In a major discovery, astronomers have located a so-called ‘super-Earth’ orbiting the nearest single star to the sun.
An international team of astronomers was excited to announce the discovery of a super-Earth – 3.2 times the size of our own – orbiting a star just six light years away called Barnard’s star. This new planet – designated Barnard’s star b – now becomes the second-closest known exoplanet to Earth and details of what it may look like have been published in Nature.
Orbiting its host star approximately every 233 days, Barnard’s star b is very close to its parent star at a distance only 0.4 times that between Earth and the sun. However, the planet lies close to the so-called snow line, where volatile compounds such as water can condense into solid ice.
With freezing temperatures as low as -170 degrees Celsius and a largely shadowed existence for much of its surface, the researchers said the planet would be totally inhospitable for life as we know it.
Named after astronomer Edward Emerson Barnard, the star is a cool, low-mass red dwarf providing the exoplanet with only 2pc of the energy that the Earth receives from the sun. While almost twice as old as the sun, Barnard’s star is relatively inactive and has the fastest apparent motion of any star in the night sky.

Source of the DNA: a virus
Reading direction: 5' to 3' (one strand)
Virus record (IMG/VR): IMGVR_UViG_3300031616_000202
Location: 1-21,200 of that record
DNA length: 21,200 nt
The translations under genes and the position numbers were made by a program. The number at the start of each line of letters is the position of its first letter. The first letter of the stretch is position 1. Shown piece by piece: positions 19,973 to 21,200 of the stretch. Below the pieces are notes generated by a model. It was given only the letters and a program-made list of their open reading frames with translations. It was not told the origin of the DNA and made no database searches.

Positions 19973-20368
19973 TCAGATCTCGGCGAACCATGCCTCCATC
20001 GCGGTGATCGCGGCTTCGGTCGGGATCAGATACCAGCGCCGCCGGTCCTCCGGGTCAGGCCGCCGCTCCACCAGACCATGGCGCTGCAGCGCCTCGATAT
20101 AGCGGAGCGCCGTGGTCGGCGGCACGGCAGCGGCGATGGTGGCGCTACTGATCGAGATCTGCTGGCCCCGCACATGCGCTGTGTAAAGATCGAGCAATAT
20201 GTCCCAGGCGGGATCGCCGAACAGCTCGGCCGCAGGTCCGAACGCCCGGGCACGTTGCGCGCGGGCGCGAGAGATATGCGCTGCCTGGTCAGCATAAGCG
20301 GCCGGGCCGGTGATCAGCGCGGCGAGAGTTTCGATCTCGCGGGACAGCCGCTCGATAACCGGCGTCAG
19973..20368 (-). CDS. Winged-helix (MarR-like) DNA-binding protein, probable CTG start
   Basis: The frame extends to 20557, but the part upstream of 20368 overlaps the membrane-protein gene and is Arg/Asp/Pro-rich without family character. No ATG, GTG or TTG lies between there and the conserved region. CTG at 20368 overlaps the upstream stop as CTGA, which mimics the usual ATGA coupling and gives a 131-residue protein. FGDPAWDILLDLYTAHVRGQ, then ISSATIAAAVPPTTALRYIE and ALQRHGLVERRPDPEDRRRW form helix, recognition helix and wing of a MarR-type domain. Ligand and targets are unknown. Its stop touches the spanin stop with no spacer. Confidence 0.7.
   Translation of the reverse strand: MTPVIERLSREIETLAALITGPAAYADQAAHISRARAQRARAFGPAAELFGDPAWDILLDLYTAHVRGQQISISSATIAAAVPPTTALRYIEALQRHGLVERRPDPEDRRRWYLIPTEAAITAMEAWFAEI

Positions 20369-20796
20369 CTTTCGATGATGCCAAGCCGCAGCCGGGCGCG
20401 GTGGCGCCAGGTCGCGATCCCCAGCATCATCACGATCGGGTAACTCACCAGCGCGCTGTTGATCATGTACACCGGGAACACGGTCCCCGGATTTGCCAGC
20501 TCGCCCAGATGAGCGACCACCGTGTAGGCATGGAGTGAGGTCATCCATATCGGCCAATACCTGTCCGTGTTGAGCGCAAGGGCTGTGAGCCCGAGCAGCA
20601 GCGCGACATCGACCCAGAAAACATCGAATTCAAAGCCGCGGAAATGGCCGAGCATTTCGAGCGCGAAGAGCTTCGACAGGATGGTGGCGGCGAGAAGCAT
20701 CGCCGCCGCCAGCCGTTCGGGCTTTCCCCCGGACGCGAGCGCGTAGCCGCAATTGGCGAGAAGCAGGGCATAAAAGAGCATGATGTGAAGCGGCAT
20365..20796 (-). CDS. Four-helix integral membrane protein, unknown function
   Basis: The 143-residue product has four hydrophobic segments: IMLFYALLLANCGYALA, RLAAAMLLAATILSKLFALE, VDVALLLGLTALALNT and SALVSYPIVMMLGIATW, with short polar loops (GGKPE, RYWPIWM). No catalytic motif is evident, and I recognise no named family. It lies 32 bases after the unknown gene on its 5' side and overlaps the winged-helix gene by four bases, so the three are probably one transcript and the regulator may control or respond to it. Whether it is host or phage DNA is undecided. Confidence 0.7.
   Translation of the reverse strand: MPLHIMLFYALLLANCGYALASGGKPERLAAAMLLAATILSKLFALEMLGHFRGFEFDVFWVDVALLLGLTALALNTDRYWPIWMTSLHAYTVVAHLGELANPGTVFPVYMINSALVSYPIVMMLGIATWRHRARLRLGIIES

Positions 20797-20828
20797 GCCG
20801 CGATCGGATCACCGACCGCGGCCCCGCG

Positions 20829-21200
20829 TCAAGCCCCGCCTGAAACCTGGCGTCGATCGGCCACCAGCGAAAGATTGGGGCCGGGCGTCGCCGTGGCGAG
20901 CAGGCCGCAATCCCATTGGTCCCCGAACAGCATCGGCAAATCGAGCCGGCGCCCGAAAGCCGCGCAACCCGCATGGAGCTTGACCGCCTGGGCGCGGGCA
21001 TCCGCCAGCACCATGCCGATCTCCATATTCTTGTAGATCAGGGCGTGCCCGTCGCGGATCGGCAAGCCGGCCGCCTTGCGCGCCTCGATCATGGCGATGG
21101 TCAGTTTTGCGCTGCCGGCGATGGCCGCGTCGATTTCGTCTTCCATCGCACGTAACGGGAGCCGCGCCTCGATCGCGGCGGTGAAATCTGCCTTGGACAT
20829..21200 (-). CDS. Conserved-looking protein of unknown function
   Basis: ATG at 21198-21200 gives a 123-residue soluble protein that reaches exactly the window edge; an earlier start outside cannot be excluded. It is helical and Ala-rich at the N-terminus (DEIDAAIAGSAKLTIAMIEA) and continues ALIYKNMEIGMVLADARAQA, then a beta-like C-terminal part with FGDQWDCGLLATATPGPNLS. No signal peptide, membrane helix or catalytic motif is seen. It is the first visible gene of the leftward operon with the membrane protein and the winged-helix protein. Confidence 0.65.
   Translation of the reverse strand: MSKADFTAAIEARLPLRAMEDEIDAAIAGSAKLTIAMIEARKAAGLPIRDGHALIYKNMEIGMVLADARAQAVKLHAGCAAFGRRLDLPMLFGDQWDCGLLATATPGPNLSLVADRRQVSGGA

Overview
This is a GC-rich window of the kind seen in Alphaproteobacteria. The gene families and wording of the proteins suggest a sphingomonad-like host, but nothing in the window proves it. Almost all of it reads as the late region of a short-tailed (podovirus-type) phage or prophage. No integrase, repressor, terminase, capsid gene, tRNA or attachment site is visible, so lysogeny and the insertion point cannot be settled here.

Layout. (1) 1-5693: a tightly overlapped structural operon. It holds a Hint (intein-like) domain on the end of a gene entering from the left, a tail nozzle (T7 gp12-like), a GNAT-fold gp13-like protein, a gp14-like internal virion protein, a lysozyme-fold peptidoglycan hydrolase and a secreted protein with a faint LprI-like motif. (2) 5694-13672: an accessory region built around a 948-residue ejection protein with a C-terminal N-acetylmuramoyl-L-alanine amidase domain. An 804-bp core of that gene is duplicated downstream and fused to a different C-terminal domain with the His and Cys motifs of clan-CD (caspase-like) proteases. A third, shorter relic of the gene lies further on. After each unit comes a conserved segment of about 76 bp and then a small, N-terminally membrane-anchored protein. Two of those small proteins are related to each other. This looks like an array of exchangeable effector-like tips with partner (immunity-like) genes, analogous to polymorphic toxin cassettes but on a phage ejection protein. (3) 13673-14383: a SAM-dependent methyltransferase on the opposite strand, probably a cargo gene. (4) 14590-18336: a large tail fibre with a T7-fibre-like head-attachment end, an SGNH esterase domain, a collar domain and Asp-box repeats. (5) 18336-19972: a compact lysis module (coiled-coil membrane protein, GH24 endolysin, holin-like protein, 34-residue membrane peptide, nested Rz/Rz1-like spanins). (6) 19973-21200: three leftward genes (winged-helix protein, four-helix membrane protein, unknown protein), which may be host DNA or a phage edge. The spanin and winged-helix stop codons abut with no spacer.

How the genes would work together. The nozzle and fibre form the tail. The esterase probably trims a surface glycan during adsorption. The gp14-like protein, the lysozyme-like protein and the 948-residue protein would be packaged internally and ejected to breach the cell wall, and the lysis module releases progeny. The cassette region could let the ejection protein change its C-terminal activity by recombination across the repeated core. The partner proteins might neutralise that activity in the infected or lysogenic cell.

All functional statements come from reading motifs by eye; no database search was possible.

A huge amount of information
This is not the first time that Barnard’s star has been the focus of attention for exoplanet-hunting astronomers. However, until now, nothing had been found. The discovery was only made possible by combining measurements from several high-precision instruments mounted on telescopes all over the world.
“After a very careful analysis, we are 99pc confident that the planet is there,” stated the team’s lead scientist, Ignasi Ribas of the Institute of Space Studies of Catalonia and the Institute of Space Sciences in Spain.
“However, we’ll continue to observe this fast-moving star to exclude possible, but improbable, natural variations of the stellar brightness which could masquerade as a planet.”
Among the instruments used to locate the planet were the European Southern Observatory’s planet hunters, the HARPS and UVES spectrographs, which, in combination with the Doppler effect, were able to see when the planet’s gravitational pull resulted in the star wobbling.
“We used observations from seven different instruments, spanning 20 years of measurements, making this one of the largest and most extensive datasets ever used for precise radial velocity studies,” said Ribas.
“The combination of all data led to a total of 771 measurements – a huge amount of information!”